The general relationship between occupational gender segregation and earnings inequality is well documented, although few studies have examined the relationship separately by race/ethnicity. This article investigates occupational gender segregation effects across whites, African Americans, Hispanics, and Asians. In addition, we explore two ways in which segregation may affect earnings: (1) by lowering the earnings of workers in female-dominated occupations and (2) by lowering the earnings of all workers in highly segregated labor markets. Our central findings are that both segregation effects contribute to earnings inequality and that the effects are observed quite broadly across racial/ethnic groups, although they particularly impact the earnings of African American women.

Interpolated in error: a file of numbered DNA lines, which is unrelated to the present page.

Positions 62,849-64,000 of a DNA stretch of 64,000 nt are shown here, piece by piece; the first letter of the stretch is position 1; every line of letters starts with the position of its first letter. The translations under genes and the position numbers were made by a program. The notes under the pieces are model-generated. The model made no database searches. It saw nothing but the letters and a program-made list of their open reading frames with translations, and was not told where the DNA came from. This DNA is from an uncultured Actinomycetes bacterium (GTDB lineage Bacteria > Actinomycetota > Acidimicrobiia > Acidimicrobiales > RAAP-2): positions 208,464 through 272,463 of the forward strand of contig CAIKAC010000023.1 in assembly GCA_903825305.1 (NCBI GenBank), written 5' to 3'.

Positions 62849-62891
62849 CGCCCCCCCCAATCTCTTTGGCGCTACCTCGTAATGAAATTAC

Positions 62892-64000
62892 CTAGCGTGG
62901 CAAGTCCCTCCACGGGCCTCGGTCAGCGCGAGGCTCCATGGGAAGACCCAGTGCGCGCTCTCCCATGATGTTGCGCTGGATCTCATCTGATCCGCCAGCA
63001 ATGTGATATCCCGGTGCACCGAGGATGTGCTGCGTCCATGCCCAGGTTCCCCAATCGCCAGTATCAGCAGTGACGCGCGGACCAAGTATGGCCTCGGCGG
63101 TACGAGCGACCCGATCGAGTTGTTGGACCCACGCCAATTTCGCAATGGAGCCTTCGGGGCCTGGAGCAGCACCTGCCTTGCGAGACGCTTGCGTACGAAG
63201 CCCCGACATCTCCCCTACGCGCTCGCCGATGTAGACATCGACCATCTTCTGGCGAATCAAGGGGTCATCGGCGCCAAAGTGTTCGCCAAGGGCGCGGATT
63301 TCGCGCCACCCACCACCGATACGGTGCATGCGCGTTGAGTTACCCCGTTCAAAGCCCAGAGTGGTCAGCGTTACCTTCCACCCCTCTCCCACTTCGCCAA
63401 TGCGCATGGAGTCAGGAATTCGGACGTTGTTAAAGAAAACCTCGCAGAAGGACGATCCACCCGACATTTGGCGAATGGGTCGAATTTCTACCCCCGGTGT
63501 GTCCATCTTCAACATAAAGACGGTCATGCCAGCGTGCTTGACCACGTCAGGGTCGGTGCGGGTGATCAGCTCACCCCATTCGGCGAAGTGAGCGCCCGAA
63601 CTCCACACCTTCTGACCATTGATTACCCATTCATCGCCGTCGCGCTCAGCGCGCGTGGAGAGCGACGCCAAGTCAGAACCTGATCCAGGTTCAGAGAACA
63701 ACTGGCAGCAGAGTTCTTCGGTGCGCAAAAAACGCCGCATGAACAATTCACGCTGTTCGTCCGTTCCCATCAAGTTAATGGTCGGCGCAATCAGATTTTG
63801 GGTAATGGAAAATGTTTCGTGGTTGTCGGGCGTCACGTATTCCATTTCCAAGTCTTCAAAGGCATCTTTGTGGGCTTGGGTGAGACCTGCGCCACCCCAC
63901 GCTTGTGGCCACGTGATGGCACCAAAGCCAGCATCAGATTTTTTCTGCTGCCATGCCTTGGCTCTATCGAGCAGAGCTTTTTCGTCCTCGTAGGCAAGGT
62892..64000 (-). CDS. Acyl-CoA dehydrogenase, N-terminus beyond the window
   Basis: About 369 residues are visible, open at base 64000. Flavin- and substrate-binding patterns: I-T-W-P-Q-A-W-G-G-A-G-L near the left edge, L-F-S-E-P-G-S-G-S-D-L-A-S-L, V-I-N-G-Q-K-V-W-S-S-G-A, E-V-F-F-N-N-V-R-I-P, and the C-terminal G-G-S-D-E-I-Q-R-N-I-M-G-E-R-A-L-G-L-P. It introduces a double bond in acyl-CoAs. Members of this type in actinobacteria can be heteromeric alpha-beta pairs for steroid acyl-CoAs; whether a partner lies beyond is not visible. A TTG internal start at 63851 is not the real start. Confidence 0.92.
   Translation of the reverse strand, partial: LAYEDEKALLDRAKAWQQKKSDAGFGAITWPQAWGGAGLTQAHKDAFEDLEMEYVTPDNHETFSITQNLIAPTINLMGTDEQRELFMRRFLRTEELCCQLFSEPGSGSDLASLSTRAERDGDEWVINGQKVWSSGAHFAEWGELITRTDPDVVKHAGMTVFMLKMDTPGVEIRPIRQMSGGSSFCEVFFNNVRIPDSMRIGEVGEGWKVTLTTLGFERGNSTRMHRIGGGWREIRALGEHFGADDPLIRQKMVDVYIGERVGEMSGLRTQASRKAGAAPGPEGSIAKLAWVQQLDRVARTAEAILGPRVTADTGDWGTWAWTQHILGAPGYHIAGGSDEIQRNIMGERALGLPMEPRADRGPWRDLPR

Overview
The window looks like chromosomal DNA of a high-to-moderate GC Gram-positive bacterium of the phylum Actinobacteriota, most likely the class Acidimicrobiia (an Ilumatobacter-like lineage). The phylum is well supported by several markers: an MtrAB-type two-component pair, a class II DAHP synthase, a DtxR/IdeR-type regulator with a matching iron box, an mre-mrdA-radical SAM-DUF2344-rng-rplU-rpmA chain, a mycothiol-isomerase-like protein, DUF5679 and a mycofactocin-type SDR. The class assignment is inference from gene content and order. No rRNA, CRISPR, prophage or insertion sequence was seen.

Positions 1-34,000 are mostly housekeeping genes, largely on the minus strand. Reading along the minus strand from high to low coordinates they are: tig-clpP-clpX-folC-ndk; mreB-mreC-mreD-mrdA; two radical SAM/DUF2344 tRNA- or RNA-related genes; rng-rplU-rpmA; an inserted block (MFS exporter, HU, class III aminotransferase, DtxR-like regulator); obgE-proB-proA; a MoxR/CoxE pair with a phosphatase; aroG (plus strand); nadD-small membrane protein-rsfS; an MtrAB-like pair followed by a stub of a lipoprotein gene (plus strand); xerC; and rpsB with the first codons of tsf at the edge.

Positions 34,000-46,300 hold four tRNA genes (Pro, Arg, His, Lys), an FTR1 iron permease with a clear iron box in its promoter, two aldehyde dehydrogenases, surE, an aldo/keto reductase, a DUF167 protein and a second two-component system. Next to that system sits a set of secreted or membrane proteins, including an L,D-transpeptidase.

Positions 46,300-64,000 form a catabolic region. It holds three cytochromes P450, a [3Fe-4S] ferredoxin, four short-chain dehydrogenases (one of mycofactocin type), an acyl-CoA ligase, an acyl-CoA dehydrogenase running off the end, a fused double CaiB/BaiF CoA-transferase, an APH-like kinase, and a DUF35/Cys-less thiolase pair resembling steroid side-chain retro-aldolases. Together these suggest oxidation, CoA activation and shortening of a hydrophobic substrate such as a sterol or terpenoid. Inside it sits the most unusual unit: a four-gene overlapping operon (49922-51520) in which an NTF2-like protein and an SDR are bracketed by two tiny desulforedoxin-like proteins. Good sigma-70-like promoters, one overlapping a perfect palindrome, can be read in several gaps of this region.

|Last updated April 1, 2004||
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